2nd World Congress on Family Law and Children’s Rights

San Francisco 1997

  • The Second World Congress was held in San Francisco in June 1997.
  • It was held in conjunction with the Association of Family and Conciliation Courts.
  • It was honoured by having as its Honorary Chair, Hillary Rodham Clinton, the then First Lady of the United States and an ardent campaigner and advocate for the rights of children.
  • Over 1600 registrants from more than 50 nations around the world attended.
  • Associated with it was a Youth Forum which contributed to the discussions.

In its final communiqué it reiterated steps to be taken to protect children from armed conflict and organized violence, access by children to health facilities and representation for the enforced removal of children from indigenous communities. The Youth Forum called for action against the exploitation of children.

The Congress noted that a number of steps had been taken to seek to redress the evil of exploitative child labor. There had however been, regrettably at that time, little action on the part of States in ratifying the ILO convention on children in work. It proposed that a new convention be established to deal with the worst forms of child exploitative labour. It was thought that such a convention would attract a greater enthusiasm for adoption and implementation particularly in countries where children worked in familial undertakings such as agrarian labour. The move was controversial but a convention was subsequently drawn and has been signed.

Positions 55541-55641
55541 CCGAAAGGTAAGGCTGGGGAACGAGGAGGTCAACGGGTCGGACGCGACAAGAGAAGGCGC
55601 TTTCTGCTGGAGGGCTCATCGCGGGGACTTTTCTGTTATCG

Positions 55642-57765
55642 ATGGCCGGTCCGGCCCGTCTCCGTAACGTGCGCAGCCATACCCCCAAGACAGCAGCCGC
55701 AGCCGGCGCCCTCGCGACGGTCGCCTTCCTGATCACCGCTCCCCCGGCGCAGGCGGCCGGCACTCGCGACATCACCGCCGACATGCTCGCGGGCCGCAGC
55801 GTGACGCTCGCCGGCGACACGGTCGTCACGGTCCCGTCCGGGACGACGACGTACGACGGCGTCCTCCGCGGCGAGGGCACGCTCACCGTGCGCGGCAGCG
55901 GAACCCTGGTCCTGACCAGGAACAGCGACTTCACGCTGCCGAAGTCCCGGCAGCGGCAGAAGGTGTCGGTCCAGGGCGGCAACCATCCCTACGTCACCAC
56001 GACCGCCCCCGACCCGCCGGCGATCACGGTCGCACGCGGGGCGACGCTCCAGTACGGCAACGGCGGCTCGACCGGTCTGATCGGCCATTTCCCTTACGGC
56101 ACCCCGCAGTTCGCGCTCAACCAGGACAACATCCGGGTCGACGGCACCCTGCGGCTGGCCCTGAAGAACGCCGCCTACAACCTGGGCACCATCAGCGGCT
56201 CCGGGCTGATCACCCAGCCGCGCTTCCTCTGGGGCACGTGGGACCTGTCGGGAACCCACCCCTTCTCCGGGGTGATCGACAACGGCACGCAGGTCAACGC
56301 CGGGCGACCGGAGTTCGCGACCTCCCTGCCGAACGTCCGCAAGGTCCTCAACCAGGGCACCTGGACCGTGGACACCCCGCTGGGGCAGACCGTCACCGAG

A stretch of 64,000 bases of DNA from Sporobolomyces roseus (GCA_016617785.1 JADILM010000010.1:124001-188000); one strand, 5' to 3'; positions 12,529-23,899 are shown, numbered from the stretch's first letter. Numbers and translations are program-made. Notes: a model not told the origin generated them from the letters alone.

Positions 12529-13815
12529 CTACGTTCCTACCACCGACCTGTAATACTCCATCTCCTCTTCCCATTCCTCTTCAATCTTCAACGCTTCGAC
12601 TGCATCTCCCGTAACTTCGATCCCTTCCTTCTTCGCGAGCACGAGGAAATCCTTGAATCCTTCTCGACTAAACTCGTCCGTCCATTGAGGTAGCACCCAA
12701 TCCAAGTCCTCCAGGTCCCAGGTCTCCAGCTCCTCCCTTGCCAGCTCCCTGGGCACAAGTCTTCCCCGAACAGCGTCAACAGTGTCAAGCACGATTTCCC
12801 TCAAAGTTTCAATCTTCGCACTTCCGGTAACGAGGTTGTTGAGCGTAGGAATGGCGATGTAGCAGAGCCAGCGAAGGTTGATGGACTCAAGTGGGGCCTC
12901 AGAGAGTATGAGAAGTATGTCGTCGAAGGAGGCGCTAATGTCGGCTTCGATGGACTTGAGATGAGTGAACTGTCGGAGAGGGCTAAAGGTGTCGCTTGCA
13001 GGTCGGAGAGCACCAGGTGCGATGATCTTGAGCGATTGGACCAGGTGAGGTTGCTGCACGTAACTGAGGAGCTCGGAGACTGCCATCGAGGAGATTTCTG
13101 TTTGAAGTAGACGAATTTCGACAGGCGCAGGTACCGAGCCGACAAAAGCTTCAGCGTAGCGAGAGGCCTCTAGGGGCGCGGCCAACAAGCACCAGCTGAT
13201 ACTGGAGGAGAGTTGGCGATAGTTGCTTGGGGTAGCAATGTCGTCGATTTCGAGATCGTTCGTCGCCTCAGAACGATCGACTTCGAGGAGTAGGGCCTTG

More needs to be done to create an international accord on the adoption and implementation of that convention.

As an initiative, the Congress raised with multi-national corporations the issue of adoption of voluntary codes of conduct in the employment and treatment of children not only in their respective enterprises, but in enterprises supplying their manufacturing. The Congress sought to encourage this form of self-regulation and its work continues on this task.

In our subsequent the Fourth World Congress in Cape Town, it was reported that substantial progress was being made in this field.

The Second Congress was able to devote certain funds towards the building of two schools in Central America and a community farming plot for Central American women whose husbands were some thousands of kilometers away, working in mines.

The Congress also urged individual States within the United States of America to consider adopting in principle UNCROC, as their country had not done so at a Federal level.